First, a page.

Even after nearly a week, I still haven’t adjusted to West Coast time — so here I am at 4:30am in my hotel room, wide awake with hours until sunrise. On the plus side, this gives me time to file a report on my little school visit adventure from earlier in the week!
On Thursday, I had the opportunity to do something very special. I took a trip a few miles down the shore to Shell Beach Elementary School, which is part of Pismo Beach, CA. Here I am near the entrance:
This visit was unique for a couple of reasons. For one, it was my first in-person school visit on the West Coast; everything before this had been in one of a handful of states, all around Pennsylvania. And, of course, the second thing that made this visit so awesome is that Postcards from Pismo is set right in that area. It was a real thrill to preview that book for the kids, exactly two months before its release in stores. This was the first school to hear me read it during a visit, and I can’t think of a better place to unveil the book.
I did two 45-minute assemblies at the school, each with about 140 kids. I learned after the fact that in my first assembly, I actually had an AM kindergarten class join the group that had never been to an assembly before. I have to say that they did great; they seemed like pros to me!
When I start an assembly, I like to get a sense of the crowd, so I ask the writers and readers to give me a wave. I knew from the beginning I was in for a good group:
From there, for both assemblies I shared my “Rules for Writers” presentation. I love doing my talk in a room like this one — big enough for that 140, 150 kid range, but small enough that I don’t have to use a microphone. Believe it or not, I’m still not used to using one, even after a whole five months of school visits. I’m fine at a podium, sure — but there’s something about walking around, keeping animated and high-energy, and holding a cordless microphone to my face that trips me up.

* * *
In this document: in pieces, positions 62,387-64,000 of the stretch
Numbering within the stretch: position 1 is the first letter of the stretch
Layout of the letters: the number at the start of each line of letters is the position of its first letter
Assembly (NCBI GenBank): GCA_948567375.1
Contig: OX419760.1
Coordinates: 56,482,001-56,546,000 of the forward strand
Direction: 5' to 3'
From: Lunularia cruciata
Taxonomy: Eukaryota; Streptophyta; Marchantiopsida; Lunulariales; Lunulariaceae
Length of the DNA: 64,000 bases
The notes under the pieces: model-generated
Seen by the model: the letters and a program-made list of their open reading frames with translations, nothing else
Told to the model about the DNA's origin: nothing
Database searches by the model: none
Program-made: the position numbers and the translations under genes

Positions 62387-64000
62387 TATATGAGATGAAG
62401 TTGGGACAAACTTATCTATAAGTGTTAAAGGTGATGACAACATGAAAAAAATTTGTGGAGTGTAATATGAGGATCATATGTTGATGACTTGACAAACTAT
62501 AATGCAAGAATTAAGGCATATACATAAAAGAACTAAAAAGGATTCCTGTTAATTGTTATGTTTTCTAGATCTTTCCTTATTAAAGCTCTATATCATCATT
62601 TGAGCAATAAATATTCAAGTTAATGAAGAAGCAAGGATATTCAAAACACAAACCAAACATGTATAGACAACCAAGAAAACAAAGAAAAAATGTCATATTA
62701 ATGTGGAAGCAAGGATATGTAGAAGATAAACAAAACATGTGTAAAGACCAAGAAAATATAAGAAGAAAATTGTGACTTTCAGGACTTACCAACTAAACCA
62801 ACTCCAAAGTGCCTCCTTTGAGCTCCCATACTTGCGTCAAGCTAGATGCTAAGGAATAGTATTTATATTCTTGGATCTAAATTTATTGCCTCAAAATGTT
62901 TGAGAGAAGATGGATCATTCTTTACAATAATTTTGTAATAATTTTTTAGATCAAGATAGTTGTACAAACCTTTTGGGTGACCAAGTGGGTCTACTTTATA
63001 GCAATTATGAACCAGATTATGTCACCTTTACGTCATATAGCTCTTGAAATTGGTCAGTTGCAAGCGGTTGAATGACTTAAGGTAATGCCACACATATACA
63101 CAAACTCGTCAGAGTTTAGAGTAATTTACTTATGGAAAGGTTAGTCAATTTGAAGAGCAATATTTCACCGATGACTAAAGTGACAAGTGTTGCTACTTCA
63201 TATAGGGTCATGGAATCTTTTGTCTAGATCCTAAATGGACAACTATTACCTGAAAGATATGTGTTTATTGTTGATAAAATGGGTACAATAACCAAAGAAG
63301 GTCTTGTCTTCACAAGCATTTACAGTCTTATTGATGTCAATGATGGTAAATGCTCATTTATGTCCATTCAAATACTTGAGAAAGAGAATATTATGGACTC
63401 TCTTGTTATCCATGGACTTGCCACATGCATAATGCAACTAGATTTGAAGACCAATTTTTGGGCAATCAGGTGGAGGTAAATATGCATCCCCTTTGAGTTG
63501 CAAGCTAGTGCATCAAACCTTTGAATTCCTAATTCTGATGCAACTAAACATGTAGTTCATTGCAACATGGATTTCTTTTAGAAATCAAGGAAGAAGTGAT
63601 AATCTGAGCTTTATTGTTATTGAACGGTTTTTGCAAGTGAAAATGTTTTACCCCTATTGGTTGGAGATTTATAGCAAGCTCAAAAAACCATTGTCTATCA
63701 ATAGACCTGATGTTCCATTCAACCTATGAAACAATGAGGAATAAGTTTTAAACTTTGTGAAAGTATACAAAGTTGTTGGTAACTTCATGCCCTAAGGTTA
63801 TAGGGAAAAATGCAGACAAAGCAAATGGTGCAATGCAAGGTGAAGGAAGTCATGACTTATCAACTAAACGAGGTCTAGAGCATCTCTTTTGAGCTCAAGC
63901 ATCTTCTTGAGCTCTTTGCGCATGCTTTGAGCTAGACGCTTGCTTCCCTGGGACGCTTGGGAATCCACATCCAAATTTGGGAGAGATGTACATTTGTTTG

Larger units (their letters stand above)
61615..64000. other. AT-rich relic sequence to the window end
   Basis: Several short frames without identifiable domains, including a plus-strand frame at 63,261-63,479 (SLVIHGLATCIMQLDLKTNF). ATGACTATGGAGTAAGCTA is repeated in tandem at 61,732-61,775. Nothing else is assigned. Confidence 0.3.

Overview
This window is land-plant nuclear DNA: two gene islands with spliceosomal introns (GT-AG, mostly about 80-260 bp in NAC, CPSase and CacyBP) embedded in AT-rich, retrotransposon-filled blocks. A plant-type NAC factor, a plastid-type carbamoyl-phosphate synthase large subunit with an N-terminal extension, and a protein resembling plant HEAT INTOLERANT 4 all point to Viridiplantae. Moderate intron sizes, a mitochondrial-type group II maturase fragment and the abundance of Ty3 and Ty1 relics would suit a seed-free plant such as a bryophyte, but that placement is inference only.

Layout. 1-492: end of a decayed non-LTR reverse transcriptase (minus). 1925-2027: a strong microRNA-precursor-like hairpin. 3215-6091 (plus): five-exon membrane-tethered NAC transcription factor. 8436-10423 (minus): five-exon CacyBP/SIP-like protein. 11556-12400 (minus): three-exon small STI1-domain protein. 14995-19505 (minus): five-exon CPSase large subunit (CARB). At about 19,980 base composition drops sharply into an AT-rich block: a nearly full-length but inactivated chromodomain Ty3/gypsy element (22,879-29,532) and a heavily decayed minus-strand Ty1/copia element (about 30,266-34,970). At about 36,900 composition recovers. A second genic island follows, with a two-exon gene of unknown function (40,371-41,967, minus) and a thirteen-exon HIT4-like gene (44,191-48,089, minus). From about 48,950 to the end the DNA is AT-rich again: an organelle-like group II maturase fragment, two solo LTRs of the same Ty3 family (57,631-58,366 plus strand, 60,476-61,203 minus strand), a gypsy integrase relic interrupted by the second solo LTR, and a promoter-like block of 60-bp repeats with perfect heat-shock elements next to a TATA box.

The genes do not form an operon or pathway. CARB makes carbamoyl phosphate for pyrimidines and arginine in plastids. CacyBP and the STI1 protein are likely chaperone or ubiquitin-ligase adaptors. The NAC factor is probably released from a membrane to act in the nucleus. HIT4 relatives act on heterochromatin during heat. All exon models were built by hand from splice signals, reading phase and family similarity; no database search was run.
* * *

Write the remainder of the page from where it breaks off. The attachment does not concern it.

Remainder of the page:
But if I only need to do two out of three? I’m an ace.
After I shared the Rules and did a little call-and-response (as usual, the kids seemed to have the most fun shouting back Rule Number 4: Practice, PRACTICE, PRACTICE!!!!), the two assemblies diverged a bit. For the younger kids, I did a spirited reading of Nothing but the Truth — which seems to be my best live read on account of the mischievous Inks and their ridiculously high-pitched voices. Here I am introducing the story and asking for predictions from the group:
For the second assembly, I did a reading of the first three letters out of Postcards from Pismo.
Man, do I wish I could show you the kids’ faces as I read. I like to make eye contact with any group I’m reading to, and it felt so wonderful to see such attentive looks from the audience. There was plenty of laughter, and lots of “oohs” and “ahhs” every time I mentioned a local detail. I had a lot of questions in the Q&A after about those. The kids all wanted to find out how I learned so much about Pismo Beach.
Most gratifyingly, though, I had even more questions about the protagonist, Felix, as a character. I know that I’ve done a good job creating a kid’s voice when I have students asking whether the character is really a young version of me. It’s one of the best feelings in the world, that feeling like you’ve gotten the story right. I’ll never tire of it.
It’s funny; on Wednesday, I got my first review of Postcards, from a magazine called Kirkus Reviews. It’s mostly for book-industry folk — librarians, booksellers, the like — so if you haven’t heard about it, no worries. Anyway, this venerated publication said some really nice things about the book (the full review will be available to non-subscribers around April 1). Among other descriptions, they called it “fervent and timely.” As far as first-reviews go, it’d be hard to get a better one.
But just a day later, I got my second “review,” from the students of Shell Beach Elementary. Look at all of my rambling above — I’ll let you decide for yourself which one matters more.